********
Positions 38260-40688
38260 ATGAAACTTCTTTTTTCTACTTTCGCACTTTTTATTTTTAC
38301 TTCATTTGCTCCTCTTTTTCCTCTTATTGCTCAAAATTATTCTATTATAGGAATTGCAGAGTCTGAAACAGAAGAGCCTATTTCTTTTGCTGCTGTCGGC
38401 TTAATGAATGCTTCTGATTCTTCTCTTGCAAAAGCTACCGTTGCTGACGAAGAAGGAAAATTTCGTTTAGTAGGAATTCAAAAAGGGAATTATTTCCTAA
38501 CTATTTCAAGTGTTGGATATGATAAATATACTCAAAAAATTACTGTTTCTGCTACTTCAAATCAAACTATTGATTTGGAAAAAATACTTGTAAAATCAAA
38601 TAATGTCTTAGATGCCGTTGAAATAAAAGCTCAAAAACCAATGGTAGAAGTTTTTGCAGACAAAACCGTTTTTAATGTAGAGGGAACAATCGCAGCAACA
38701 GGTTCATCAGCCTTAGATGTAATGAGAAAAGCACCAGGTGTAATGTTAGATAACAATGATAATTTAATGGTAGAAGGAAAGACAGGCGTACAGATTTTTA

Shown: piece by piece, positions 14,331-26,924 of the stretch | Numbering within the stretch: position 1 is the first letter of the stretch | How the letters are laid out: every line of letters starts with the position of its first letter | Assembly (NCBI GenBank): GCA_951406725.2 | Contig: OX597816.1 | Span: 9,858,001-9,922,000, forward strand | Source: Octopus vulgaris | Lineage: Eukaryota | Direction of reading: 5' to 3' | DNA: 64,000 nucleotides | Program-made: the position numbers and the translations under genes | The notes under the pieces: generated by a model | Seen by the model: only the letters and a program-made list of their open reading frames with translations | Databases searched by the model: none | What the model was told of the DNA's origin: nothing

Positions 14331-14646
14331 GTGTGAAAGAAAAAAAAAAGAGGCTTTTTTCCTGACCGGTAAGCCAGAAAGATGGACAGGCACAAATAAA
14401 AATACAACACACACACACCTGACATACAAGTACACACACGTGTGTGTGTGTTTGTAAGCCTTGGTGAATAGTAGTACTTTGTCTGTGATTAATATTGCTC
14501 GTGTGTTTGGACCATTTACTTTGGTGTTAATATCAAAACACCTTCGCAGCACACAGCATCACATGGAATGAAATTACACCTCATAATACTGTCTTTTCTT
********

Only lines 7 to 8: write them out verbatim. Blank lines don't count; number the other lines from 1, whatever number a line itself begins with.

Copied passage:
38701 GGTTCATCAGCCTTAGATGTAATGAGAAAAGCACCAGGTGTAATGTTAGATAACAATGATAATTTAATGGTAGAAGGAAAGACAGGCGTACAGATTTTTA

Shown: piece by piece, positions 14,331-26,924 of the stretch | Numbering within the stretch: position 1 is the first letter of the stretch | How the letters are laid out: every line of letters starts with the position of its first letter | Assembly (NCBI GenBank): GCA_951406725.2 | Contig: OX597816.1 | Span: 9,858,001-9,922,000, forward strand | Source: Octopus vulgaris | Lineage: Eukaryota | Direction of reading: 5' to 3' | DNA: 64,000 nucleotides | Program-made: the position numbers and the translations under genes | The notes under the pieces: generated by a model | Seen by the model: only the letters and a program-made list of their open reading frames with translations | Databases searched by the model: none | What the model was told of the DNA's origin: nothing